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Hospital Discharge Rates for Nontraumatic Lower Extremity Amputation by Diabetes Status --- United States, 1997

Lower extremity amputation (LEA) is a costly and disabling procedure that disproportionately affects persons with diabetes (1,2). One of the national health objectives for 2000 was to reduce the LEA rate from a 1991 baseline of approximately eight per 1,000 persons with diabetes to a target of approximately five per 1,000 persons with diabetes. Review of 1996 data indicated an LEA rate of approximately 11. To estimate the national rates of hospital discharges for LEA among persons with and without diabetes and to assess the excess risk for LEA among persons with diabetes, CDC and the Agency for Healthcare Research and Quality (AHRQ) analyzed data from the 1997 Nationwide Inpatient Sample (NIS) and the 1997 National Health Interview Survey (NHIS). This report summarizes the findings of the analysis, which indicated that the age-adjusted rates of hospital discharges among persons with LEA who had diabetes were 28 times that of those without diabetes. This higher rate underscores the need to increase efforts to prevent risk factors (e.g., peripheral vascular disease, neuropathy, and infection) that result in LEA among persons with diabetes.

Hospital discharges were estimated from NIS, a stratified probability sample of hospitals in 22 states. Discharges from these states represented approximately 60% of all discharges in the United States. Sample data were weighted using the American Hospital Association Annual Survey of Hospitals to approximate discharges from all U.S. acute-care community hospitals. LEA discharges were defined using International Classification of Disease, Ninth Revision, Clinical Modification (ICD-9-CM) codes 84.10--84.19 (traumatic LEA codes 895--897 were excluded). Diabetes-related LEA discharges were identified as discharges that included ICD-9-CM code 250 as one of the listed discharge diagnoses. LEA hospital discharge rates were calculated for populations with and without diabetes. Estimates of the number of persons with and without diabetes were obtained from the 1997 NHIS, an ongoing, nationally representative survey providing information about the health of the noninstitutionalized U.S. civilian population (3). SUDAAN was used to calculate estimates and 95% confidence intervals (CIs) of NIS and NHIS data. The 2000 U.S. standard population was used to adjust LEA rates by age. The rate ratio was calculated by dividing the LEA rate for persons with diabetes by the rate for persons without diabetes. The rate difference was defined as the difference in LEA rates between the two populations. The significance of trends by age was assessed for LEA rates, rate ratios, and rate differences, and t-tests in SUDAAN were used to determine the significance of the difference in mean age by diabetes status and the age-adjusted rate differences by sex and race. Z-tests were used to assess the difference between age-adjusted rates by diabetes status among all sex and race groups.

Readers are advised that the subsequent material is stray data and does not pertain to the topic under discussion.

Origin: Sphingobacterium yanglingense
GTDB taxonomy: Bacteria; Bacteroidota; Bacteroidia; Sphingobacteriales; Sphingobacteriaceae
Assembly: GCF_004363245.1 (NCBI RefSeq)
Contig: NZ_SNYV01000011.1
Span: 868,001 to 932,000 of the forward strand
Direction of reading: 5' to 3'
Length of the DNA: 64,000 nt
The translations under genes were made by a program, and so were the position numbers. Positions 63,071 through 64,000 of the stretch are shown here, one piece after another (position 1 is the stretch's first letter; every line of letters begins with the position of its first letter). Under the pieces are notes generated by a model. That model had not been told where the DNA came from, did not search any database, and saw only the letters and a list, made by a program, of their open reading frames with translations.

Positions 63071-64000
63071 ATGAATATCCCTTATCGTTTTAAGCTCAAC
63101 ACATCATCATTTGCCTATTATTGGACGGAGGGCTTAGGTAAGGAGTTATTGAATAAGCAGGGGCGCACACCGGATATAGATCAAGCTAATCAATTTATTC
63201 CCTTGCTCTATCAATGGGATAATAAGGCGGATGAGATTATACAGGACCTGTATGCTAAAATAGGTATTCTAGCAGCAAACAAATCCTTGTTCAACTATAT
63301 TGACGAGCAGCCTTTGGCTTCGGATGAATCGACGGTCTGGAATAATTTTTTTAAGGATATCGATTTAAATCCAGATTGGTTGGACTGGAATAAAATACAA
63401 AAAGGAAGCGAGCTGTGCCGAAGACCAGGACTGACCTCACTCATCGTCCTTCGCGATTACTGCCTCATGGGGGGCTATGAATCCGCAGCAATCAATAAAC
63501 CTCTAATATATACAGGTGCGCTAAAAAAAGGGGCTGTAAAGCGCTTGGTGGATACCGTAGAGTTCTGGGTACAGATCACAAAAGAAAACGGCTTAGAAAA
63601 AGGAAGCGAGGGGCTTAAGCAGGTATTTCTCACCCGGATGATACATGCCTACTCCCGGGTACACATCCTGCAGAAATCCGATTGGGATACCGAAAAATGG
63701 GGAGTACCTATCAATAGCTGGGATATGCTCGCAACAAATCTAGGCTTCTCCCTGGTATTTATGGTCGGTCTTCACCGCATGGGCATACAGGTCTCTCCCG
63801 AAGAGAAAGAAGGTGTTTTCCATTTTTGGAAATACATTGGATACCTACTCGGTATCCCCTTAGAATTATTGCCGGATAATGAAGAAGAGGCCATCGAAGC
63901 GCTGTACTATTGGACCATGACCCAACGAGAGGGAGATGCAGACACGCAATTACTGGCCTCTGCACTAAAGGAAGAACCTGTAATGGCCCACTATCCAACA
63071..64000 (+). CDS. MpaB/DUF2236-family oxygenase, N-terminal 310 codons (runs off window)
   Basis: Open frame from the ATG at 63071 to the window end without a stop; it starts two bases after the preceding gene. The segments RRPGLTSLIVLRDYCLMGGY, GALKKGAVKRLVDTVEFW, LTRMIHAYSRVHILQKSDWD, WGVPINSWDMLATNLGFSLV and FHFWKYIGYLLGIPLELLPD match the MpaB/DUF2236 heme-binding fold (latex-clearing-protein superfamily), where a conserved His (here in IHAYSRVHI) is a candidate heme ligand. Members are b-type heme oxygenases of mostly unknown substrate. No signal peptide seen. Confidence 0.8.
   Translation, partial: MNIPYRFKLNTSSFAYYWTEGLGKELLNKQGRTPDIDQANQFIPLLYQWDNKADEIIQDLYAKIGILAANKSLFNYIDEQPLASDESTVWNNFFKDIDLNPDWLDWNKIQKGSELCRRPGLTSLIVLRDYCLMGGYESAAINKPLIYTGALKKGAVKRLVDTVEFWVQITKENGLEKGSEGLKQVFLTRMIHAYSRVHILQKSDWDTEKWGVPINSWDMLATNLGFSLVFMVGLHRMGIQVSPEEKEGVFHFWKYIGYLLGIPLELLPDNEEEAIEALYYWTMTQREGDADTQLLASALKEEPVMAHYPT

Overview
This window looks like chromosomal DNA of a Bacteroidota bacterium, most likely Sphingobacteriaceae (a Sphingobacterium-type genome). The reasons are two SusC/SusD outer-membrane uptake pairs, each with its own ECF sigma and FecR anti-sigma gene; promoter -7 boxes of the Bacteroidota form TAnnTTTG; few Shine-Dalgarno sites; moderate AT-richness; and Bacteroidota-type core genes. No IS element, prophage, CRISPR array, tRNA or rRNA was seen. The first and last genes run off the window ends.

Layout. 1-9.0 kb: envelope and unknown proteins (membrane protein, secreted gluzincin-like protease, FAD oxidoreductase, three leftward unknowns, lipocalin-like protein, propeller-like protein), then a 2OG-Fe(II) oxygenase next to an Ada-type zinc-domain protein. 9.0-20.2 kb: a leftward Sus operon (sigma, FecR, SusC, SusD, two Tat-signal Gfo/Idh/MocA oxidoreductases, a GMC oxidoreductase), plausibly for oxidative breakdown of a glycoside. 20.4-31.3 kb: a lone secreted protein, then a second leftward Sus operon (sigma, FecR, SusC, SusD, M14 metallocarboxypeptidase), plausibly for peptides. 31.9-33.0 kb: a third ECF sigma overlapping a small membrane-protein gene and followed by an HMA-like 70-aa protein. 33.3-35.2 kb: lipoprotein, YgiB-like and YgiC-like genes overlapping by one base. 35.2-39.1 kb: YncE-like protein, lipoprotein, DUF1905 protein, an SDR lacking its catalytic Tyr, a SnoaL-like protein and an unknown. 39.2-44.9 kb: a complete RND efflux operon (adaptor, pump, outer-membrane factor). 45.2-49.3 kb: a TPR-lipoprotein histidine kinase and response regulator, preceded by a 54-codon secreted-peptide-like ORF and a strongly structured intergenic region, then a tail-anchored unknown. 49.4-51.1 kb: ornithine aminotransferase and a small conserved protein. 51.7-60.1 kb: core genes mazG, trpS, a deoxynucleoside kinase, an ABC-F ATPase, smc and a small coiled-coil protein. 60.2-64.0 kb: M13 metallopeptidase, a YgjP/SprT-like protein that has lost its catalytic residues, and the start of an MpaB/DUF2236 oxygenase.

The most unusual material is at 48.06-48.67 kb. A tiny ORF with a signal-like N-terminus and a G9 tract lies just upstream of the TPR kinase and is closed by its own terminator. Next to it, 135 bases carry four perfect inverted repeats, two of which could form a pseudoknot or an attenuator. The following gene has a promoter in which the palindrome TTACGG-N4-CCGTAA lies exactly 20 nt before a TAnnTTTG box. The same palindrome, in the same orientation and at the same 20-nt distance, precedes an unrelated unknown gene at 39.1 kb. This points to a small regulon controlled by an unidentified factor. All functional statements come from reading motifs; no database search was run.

In 1997, 131,218 hospital discharges had an LEA discharge diagnosis code; 87,720 (67%) of these were related to diabetes (Table 1). Among persons with diabetes, 66.7% of LEA hospitalizations were paid by Medicare and an additional 8.1% were paid by Medicaid. Among persons with diabetes, approximately 52% of amputations occurred at or below the foot, and among persons without diabetes, approximately 70% occurred between the ankle and the knee or higher. Patients with diabetes-related LEA hospital discharges had a mean age of 66 years (95% CI=+0.3 years), and the mean age of LEA discharges not related to diabetes was 71 years (95% CI=+0.7 years) (p<0.0001). LEA rates increased with age in both populations, but rates were higher in the population with diabetes. LEA rate ratios ranged from 149 (95% CI=116--182) to nine (95% CI=7--10) for persons aged <44 years and >75 years, respectively. Rate differences ranged from 3.4 to 13.8 per 1,000 persons in those aged <44 years to >75 years, respectively.

The age-adjusted LEA rate for persons with diabetes (5.5 per 1,000 persons with diabetes) was 28 (95% CI=24--31) times that of persons without diabetes (0.2 per 1,000 persons without diabetes). Regardless of diabetes status, these rates were higher for men than women (p<0.0001) and higher for non-Hispanic blacks than Hispanics or non-Hispanic whites (p<0.05) (Figure 1). Age-adjusted LEA rates were much higher for persons with diabetes for both sexes and all racial/ethnic populations (p<0.0001).

Reported by: Center for Organization and Delivery Studies, Agency for Healthcare Research and Quality, Rockville, Maryland. Epidemiology and Statistics Br, Div of Diabetes Translation, National Center for Chronic Disease Prevention and Health Promotion, CDC.

Editorial Note: 

The findings in this report indicate that LEAs occur at a much higher rate among persons with diabetes and that diabetes causes approximately 67% of LEAs. Among persons with diabetes, LEA rates were highest among men, non-Hispanic blacks, and the elderly. These findings indicate that LEAs might increase as the U.S. population ages and as the prevalence of diabetes increases. Because approximately 75% of LEA hospitalizations are paid by Medicare or Medicaid, the increase in prevalence will place a large financial burden on these public health systems.